Professional baseball players play nearly every day for months on end during the baseball season. Professional symphony orchestra musicians live similar lives.
The boys of summer play double headers. Concert musicians sometimes have two concerts and frequently have double rehearsals on the same day.
In baseball, there’s a crowd every time the team plays. Not so for orchestras, which have audiences for concerts but not for rehearsals. But the time and effort, as well as the wear and tear on the people, are similar across a long season.
For both, sometimes the pace is relentless.
This month, the Grand Rapids Symphony is opening seven entirely different programs across just 21 days while performing a total of 22 concerts over just 23 days.
“I can’t remember specific instances where a month was so full,” said violinist and Concertmaster Jamie Crawford.
On one hand, ten of the 22 scheduled concerts, part of the Grand Rapids Symphony’s PNC Lollipop Series for its youngest audiences, are only 45 minutes long. On the other hand, three performances of Harry Potter in Concert, a full-length screening of the 2001 film Harry Potter and the Sorcerer’s Stone will be a test of endurance for the musicians on the final weekend of January.
“It has a run time of almost three hours, so it’s like doing a full-length opera,” said violinist Chris Martin.
Besides performing, musicians often are rehearsing one or more programs during the day while also performing an entirely different program that evening.
It’s a schedule that sometimes is tricky even to keep straight.
“Sometimes when I get glimpses of everything that goes into figuring all that out, it makes my head spin,” Crawford said with a laugh.
Principal Cellist Alicia Eppinga refers to her “pile of music,” which must be learned and performed in an orderly and timely fashion.
“The real trick is trying to stay focused on the music at hand and not be distracted by the looming pile,” she explained.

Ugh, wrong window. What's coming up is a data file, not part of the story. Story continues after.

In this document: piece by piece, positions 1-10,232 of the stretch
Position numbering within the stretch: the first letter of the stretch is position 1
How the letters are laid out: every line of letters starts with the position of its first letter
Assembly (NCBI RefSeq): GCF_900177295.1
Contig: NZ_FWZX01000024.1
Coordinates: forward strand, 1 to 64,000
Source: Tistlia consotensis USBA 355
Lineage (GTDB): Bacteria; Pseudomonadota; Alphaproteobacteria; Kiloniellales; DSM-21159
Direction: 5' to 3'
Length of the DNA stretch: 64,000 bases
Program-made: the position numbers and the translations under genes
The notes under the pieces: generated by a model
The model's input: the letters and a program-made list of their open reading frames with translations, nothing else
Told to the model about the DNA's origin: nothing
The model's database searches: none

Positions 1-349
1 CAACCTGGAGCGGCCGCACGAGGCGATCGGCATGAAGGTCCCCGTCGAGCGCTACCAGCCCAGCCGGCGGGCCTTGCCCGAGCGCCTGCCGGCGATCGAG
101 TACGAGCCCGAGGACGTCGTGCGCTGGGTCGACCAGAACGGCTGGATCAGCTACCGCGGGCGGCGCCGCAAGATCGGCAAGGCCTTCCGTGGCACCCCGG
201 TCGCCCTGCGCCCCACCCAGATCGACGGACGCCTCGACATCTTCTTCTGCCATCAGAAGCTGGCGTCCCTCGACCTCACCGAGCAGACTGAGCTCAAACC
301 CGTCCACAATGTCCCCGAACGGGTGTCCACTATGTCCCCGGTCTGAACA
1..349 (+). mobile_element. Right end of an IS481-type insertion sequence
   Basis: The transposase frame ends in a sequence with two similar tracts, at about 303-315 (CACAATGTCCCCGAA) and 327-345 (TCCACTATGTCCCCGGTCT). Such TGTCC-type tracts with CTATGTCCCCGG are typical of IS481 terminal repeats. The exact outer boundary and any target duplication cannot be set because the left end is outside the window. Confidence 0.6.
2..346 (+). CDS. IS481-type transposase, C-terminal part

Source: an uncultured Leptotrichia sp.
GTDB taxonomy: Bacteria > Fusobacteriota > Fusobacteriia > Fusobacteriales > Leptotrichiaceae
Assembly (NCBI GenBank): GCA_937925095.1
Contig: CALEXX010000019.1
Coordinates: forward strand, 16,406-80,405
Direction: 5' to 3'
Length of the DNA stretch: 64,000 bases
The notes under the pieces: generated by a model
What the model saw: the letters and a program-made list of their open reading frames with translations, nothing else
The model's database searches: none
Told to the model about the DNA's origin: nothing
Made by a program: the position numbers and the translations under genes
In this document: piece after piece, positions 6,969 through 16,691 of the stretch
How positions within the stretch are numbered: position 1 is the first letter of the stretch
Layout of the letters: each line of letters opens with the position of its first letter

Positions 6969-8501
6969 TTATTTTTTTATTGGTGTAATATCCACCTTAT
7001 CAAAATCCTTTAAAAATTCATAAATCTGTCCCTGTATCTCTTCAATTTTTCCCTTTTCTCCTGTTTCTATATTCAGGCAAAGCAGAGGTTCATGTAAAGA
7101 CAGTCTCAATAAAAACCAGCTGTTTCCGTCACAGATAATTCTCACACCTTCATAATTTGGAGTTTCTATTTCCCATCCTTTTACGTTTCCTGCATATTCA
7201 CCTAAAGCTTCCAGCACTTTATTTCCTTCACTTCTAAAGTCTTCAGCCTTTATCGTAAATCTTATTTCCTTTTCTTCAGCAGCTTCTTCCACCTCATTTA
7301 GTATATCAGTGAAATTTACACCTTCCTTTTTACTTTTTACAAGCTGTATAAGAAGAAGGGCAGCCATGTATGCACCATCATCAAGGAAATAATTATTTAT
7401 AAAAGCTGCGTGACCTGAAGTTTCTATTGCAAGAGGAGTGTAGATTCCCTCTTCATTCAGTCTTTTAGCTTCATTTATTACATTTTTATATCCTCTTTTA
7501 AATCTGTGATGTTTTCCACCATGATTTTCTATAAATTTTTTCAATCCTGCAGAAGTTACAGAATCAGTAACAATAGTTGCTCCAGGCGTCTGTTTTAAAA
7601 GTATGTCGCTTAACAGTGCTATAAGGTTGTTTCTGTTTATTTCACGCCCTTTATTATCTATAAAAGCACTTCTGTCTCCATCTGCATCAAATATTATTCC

Personal practice is critical even before the first orchestral rehearsal.
“What people probably don't realize about the symphonic musician's work schedule, which couldn't be more different from a typical 40-hour week, is that there is a tremendous amount of pre-rehearsal preparation that happens at home so that we can quickly and efficiently assemble a program,” Martin said.
It isn’t only how many performances happen in a short period of time. What also matters is how difficult the music is. In January, the Grand Rapids Symphony plays two separate programs in its Richard and Helen DeVos Classical series, which usually includes the most challenging music to learn and perform. At the end of the month, rehearsals begin for a third pair of Classical Series concerts on Feb. 3-4, which includes Gustav Mahler’s Symphony No. 5, conducted by Music Director Marcelo Lehninger.
“That has one of the most intense first horn parts in all of orchestral literature,” said Principal Hornist Rick Britsch. “I’ve been preparing the Third Movement Scherzo for a while as Marcelo hopes to add some special touches to it.”
The toughest job of all is learning a lot of new music in short order, said Principal Clarinetist Suzanna Dennis Bratton.
“At that point, rest doesn't cut it, and you must practice as though you don’t have to reserve something for later,” Bratton said. “Then everything else in your life has to stop for that week or two.”
“If that means the house is a wreck for the week or I don't exercise or the kids eat a lot of chicken nuggets, so be it,” she added with a laugh.
Resting up during holidays and breaks only goes so far. There’s no such thing as a vacation for a professional symphony musician.
“I still practice just about every day when we are on scheduled furlough, such as the month of June,” Britsch said. “Because letting my lip go for too long without playing can feel like a disaster is waiting when I return to playing.”
That’s why musicians employ other tricks and techniques to relax and cope with busy schedules, from modifying their own practice schedules, to physical therapy, to “a slightly fuller glass of wine,” Crawford said.
Professional musicians sometimes make sacrifices that go unnoticed by the audience, especially during busy stretches of rehearsals and concerts.
“I do end up giving up some things I really enjoy to be able to do a good job for the Symphony – time with my kids, exercise, cooking and sleep,” Eppinga said.
But the players who have made music their life’s work usually are happy to be busy learning music, rehearsing and playing.
“The musicians are really excited to be performing as much as we are, and providing such a wide array of offerings,” Martin said. “From Vivaldi to video game music.”